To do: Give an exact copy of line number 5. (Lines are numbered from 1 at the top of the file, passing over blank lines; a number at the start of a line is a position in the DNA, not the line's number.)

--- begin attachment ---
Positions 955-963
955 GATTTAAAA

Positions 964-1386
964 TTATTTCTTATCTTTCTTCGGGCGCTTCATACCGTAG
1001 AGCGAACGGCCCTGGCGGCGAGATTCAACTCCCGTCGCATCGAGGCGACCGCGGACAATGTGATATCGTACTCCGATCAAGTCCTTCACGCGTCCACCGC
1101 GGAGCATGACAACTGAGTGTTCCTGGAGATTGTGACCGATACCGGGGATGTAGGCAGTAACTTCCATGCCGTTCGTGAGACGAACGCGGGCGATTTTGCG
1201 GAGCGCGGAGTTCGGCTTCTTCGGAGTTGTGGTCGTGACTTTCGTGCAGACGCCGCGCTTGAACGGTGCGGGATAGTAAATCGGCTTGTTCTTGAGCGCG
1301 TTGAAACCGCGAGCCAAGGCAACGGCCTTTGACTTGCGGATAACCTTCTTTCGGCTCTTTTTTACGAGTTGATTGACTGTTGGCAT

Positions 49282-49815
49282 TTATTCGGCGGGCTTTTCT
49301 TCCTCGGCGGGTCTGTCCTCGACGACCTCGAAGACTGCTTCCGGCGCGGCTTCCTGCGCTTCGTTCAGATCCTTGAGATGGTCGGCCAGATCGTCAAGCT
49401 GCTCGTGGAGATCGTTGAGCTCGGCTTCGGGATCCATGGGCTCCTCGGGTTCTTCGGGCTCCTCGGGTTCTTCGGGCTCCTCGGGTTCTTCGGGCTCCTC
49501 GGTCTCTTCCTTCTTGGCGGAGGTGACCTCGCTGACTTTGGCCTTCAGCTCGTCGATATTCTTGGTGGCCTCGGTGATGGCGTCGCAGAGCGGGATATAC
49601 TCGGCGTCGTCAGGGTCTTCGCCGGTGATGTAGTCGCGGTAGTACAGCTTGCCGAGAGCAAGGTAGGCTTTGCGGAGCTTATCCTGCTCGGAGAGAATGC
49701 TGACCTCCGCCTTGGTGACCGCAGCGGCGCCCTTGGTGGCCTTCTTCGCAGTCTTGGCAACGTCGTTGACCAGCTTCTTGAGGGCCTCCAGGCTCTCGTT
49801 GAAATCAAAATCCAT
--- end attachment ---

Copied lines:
1001 AGCGAACGGCCCTGGCGGCGAGATTCAACTCCCGTCGCATCGAGGCGACCGCGGACAATGTGATATCGTACTCCGATCAAGTCCTTCACGCGTCCACCGC